Others see ritual as a symbolic act to work on their own subconscious to work the magic behind the scenes.  To be fair, aspects of this is interweaved into most systems, and we happen to know it is true in a sense. The human person needs concrete things to interface into the spiritual. Ritual is powerful and has metaphysical consequences. Human beings are fed by it, and need it.  God knows this. This is why we Catholics are having a crisis of liturgy. Part of that crisis is that some of us believe this more than others.  I’m an neopagan refugee. I peruse the Chant Cafe for a reason.

But it is the consequences of all this, the undiscussed end where all these pieces lead that is my gravest concern. You can have several combinations of the above threads and still wind up in the same place.  Paganism is at it’s worst when life gives you lemmons.  Magic means you know you can change your reality how you want. But this has social consequences when the magic just doesn’t work.  This is wonderful until are faced with the dire fact that you have to save yourself when you have no more strength, will or power left to move forward.

You can be a stoic, and suffer for the glory, honor or dignity of man. Keep that up until you are through it, or break for the sake of honor. There is very little I can say to argue with this choice, save that I am not that strong. This is a noble course, a laudable course, but not the typical one.

Or… you can flee.  People who wind up suffering more often than others  tend to get abandoned as cursed. Worse yet, they’ll get accused of actively desiring the bad stuff that they have and making it happen to themselves for unknown ulterior motives. Yes, there are certainly willfully self destructive people out there. But they seem to enjoy their various issues more than the abandoned truly do. This to the point that it takes an expert to recognise them, who knows how to recognize the symptoms. There is often a brief moment at the end of such a person’s life where all is laid bare for his friends to see. The illusion is so powerful it negates the final act.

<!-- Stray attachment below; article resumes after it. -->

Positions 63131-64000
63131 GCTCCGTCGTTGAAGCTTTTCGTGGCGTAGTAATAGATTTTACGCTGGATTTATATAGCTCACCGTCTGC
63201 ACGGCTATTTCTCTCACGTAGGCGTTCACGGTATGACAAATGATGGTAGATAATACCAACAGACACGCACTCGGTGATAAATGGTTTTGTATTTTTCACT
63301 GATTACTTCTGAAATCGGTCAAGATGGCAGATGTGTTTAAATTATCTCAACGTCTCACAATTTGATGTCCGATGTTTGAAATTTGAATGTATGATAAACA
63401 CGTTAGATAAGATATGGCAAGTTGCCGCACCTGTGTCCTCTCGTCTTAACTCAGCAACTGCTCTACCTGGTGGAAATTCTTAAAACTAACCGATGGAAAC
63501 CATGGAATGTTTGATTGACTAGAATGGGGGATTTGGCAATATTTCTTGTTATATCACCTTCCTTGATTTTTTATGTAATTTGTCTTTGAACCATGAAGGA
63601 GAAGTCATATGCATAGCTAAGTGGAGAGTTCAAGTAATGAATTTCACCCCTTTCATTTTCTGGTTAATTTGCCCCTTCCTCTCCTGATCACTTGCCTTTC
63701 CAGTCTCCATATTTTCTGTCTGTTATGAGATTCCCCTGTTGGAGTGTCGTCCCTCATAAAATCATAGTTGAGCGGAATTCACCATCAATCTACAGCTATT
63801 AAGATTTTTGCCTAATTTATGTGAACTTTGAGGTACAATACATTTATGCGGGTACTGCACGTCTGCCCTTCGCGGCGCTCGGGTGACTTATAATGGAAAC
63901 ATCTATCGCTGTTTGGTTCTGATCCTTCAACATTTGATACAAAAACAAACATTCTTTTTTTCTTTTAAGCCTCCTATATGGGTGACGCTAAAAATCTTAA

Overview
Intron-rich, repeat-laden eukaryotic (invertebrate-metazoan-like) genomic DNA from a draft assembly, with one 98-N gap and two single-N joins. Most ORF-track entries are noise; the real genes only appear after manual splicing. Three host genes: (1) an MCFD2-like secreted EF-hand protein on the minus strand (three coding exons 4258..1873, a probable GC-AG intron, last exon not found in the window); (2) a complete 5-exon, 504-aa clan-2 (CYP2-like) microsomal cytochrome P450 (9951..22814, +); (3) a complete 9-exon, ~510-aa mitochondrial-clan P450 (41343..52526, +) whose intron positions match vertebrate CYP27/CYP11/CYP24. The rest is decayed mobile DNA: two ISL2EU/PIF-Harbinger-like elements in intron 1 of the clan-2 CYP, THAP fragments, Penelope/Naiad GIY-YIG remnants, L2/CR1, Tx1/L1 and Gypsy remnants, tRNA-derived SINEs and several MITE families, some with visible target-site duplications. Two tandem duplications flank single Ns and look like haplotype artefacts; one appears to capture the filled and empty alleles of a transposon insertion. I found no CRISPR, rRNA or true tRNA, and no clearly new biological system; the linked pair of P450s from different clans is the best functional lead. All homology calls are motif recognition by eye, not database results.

Folks will leave these sad few on the theory that he just has to ‘learn his lesson” and maybe they’ll come back after the trouble is over.  Pagans are often big on second chances, but… beyond that, there is logic in preserving their own stability and sanity by fleeing the contagion.  That  abandoned person gets labeled as “negative” and harmful to the group, and the person is left alone.

It is an eminently rational position. It is enlightened and full of self esteem and self-preservation.  The pagan culture is so saturated with residuals of Christian mores, that thankfully this doesn’t happen as often as it could.  I encountered a great deal of charity while in the pagan community. That is worthy and one of the things that holds those tight knit communities together. If someone could find an acceptable mechanism for forgiveness, they could really make strides to building up a lasting community base. Yes, we Christians are poor practitioners in this area.  At least we should know it is lacking. We should recognize the lasting value it has on a mundane level as well as it’s storehouse in Heaven.

To be fair, this practical sense of forgiveness does exist in that self-help contingent who are often healers and “lightworkers”.  They are portrayed as holding themselves aloof from the rest–  mostly because of the ugly accusations of being “too Christian”.

By Carivaldi (Own work) [CC-BY-SA-3.0 or GFDL], via Wikimedia Commons

Go figure.